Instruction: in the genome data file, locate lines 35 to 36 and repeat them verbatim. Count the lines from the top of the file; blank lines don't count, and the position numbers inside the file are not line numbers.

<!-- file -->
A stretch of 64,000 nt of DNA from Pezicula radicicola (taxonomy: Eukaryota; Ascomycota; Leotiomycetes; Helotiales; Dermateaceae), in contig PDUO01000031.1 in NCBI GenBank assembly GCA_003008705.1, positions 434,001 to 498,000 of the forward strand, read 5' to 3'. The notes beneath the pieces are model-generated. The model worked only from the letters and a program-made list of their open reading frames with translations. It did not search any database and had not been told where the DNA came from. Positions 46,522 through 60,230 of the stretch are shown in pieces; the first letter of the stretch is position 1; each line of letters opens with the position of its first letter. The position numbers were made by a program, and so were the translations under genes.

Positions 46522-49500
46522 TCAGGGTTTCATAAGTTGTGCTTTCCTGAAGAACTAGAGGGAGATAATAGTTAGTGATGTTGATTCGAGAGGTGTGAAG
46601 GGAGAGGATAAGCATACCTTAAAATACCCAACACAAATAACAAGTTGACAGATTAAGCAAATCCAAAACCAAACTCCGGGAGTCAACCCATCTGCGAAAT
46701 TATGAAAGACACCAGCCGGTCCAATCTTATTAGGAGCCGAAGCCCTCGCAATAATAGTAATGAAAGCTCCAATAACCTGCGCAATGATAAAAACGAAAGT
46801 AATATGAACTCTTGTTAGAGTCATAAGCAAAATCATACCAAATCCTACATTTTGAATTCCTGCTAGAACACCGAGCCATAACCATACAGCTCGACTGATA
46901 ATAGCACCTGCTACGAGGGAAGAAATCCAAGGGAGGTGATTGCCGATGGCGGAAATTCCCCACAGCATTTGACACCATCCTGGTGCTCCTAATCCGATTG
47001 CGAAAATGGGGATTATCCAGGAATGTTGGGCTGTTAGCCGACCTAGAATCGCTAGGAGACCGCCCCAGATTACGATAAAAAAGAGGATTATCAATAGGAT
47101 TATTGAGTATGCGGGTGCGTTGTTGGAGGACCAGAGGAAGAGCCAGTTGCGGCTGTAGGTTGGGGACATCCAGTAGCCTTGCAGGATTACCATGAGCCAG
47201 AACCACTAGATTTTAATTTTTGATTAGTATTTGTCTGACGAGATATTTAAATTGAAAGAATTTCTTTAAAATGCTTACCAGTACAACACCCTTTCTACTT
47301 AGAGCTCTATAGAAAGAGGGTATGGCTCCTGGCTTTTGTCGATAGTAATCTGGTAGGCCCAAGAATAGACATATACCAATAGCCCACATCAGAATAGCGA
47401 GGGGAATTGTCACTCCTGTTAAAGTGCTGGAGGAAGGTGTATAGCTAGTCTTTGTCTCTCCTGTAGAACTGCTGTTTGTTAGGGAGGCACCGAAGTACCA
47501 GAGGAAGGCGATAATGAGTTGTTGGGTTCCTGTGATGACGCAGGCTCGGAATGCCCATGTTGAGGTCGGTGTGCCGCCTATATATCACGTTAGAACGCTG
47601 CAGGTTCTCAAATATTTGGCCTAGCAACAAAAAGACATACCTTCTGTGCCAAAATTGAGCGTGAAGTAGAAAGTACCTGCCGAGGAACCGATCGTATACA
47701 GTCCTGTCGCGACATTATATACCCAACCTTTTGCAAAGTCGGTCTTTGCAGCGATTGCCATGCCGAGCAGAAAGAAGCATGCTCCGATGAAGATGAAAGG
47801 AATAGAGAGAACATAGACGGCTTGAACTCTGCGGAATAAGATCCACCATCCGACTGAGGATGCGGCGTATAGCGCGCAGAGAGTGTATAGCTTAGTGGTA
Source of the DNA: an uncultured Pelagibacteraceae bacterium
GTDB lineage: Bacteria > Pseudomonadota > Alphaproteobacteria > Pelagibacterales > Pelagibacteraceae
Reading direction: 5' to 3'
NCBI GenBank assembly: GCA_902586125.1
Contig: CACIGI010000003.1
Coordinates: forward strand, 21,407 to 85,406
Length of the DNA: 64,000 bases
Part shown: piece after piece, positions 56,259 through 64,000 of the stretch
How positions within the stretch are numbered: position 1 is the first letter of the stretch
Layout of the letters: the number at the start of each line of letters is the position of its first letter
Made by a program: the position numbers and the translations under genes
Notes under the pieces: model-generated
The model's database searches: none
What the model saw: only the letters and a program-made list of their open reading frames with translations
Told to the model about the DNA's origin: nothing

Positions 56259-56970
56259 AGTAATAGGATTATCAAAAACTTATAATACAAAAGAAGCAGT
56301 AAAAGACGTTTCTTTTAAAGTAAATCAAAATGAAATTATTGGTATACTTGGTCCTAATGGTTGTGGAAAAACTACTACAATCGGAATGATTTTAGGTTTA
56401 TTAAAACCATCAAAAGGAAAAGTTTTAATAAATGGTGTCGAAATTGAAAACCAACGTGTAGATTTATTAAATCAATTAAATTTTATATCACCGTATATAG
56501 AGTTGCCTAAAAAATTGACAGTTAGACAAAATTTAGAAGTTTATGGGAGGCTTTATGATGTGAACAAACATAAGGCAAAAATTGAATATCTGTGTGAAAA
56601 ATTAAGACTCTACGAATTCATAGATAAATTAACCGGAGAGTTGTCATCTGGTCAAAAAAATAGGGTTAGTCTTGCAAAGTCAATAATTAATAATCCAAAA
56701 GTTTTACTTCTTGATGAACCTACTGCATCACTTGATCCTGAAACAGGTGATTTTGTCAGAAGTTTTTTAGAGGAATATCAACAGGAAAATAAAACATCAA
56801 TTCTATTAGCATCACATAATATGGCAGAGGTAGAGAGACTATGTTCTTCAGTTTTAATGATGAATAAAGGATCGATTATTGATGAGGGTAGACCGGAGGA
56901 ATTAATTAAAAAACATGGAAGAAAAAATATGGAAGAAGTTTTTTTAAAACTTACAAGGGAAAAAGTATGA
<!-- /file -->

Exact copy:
56401 TTAAAACCATCAAAAGGAAAAGTTTTAATAAATGGTGTCGAAATTGAAAACCAACGTGTAGATTTATTAAATCAATTAAATTTTATATCACCGTATATAG
56501 AGTTGCCTAAAAAATTGACAGTTAGACAAAATTTAGAAGTTTATGGGAGGCTTTATGATGTGAACAAACATAAGGCAAAAATTGAATATCTGTGTGAAAA